There’re two of them,” the first voice yelled. “A white man and a black. They’re on the beach. Spread your
men out. Skiet hom! Shoot to kill.” “Hang on to me,” Jamie whispered. Banda gripped his arm. “Where are
you going?” “We’re getting out of here.”
Jamie brought his compass up to his face. He could barely see it. He turned until the compass was pointing
east. “This way…”
“Wait! We can’t walk. Even if we don’t bump into a guard or a dog, we’re going to set off a land mine.”
“You said there are a hundred yards before the mines start Let’s get away from the beach.”
They started moving toward the desert, slowly and unsteadily, blind men in an unknown land. Jamie paced
off the yards. Whenever they stumbled in the soft sand, they picked themselves up and kept moving. Jamie
stopped to check the compass every few feet. When he estimated they had traveled almost a hundred
yards, he stopped.
‘This should be about where the land mines start. Is there any pattern to the way they’re placed? Anything
you can think of that could help us?”
“Prayer,” Banda answered. “Nobody’s ever gotten past those land mines, Jamie. They’re scattered all over
the field, buried about six inches down. We’re going to have to stay here until the mis lifts and give ourselves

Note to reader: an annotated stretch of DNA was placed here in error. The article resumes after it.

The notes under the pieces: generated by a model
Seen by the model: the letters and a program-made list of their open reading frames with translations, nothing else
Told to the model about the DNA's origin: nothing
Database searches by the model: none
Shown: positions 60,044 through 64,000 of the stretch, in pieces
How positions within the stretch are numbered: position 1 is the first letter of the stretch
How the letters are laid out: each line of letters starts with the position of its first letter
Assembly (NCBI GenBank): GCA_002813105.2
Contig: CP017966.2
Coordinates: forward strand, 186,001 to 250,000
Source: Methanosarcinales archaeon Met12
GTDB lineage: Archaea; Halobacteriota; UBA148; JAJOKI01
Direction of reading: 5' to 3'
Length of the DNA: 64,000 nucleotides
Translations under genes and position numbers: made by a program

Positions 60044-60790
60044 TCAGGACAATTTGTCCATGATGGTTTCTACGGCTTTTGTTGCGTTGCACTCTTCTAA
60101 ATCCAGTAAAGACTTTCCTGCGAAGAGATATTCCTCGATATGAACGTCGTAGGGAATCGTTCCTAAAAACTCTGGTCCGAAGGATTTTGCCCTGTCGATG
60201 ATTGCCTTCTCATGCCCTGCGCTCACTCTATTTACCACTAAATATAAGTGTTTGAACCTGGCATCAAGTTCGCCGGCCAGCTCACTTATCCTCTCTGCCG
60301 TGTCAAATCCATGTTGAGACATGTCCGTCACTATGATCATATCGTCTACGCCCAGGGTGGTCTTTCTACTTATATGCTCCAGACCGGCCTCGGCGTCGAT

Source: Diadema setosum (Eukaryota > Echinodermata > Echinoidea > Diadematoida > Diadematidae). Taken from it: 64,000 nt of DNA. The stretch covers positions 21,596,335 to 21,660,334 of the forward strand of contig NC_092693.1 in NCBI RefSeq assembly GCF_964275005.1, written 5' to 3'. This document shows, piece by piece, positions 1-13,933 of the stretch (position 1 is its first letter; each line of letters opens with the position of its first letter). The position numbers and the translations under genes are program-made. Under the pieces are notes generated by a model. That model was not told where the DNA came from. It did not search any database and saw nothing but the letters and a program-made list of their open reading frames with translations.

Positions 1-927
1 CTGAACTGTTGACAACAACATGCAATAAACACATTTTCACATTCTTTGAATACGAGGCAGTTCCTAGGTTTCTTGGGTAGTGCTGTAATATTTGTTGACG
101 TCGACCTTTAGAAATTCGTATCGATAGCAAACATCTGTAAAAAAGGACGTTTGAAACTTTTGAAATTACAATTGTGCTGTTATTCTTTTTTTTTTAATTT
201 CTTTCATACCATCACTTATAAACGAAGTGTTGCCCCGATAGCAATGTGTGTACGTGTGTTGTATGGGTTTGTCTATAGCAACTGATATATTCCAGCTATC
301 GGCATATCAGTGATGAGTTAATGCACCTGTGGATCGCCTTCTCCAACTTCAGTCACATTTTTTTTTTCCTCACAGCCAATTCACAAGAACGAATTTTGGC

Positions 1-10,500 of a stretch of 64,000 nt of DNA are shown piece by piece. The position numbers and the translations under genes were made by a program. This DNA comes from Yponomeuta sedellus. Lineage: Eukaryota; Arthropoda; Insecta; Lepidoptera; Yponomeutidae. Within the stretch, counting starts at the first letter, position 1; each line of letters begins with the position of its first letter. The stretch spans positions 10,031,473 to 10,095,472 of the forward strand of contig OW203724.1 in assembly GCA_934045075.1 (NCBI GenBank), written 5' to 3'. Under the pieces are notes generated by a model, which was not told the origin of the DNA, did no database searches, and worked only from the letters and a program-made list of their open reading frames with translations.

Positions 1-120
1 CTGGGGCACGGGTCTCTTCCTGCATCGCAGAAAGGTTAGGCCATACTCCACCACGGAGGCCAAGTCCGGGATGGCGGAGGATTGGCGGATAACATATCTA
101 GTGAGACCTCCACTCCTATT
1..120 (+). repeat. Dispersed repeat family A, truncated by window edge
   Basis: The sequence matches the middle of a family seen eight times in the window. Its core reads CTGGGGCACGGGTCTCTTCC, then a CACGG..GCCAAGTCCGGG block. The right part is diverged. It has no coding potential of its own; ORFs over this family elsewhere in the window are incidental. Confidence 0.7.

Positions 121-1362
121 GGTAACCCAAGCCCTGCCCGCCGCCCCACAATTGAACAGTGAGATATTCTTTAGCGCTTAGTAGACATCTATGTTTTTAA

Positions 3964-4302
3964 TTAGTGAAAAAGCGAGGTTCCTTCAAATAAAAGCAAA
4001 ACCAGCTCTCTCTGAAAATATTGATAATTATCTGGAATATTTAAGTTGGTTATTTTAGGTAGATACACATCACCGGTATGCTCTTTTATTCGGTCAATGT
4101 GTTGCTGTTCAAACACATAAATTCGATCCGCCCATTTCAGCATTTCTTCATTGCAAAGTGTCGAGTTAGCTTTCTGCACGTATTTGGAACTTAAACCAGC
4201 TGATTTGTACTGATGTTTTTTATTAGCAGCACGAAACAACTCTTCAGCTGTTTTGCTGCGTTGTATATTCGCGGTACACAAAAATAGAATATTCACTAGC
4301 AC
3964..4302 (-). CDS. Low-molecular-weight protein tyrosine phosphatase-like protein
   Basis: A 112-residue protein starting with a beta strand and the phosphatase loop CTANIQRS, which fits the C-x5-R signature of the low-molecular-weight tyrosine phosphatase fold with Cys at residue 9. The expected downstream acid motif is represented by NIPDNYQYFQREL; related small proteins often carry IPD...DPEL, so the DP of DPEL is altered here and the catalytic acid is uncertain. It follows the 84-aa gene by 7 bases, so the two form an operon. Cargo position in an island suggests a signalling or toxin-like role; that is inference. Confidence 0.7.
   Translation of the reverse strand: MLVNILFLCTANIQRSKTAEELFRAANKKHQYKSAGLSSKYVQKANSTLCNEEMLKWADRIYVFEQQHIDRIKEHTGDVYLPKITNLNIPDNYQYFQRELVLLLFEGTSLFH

Jamie listened to the cotton-wrapped voices ricocheting around them.
“Kruger! Keep in voice contact___”
Disembodied voices calling to each other in the blinding fog. Jamie’s mind was racing, desperately exploring
every possible avenue of escape. If they stayed where they were, they would be killed the instant the mis
lifted. If they tried moving through the field of mines, they would be blown to bits.
“Have you ever seen the land mines?” Jamie whispered.
“I helped bury some of them.”
“What sets them off?”
“A man’s weight. Anything over eighty pounds will explode them. That way they don’t kill the dogs.”
Jamie took a deep breath. “Banda, I may have a way for us to get out of here. It might not work. Do you
want to gamble with me?”
“What have you got in mind?”
“We’re going to cross the mine fields on our bellies. That way we’ll distribute our weight across the sand.”
“What do you think?”
“I think I was crazy for ever leaving Cape Town.”
“Are you with me?” He could barely make out Banda’s face next to him.
“You don’t leave a man a lot of choice, do you?”
“Come on then.”
Jamie carefully stretched himself out flat on the sand. Banda looked at him a moment, took a deep breath
and joined him. Slowly the two men began crawling across the sand, toward the mine field.
“When you move,” Jamie whispered, “don’t press down with your hands or your legs. Use your whole body.”
There was no reply. Banda was busy concentrating on staying alive.
Novel Book: MASTER OF THE GAME
Copyright © 1982 by Sheldon Literary Trust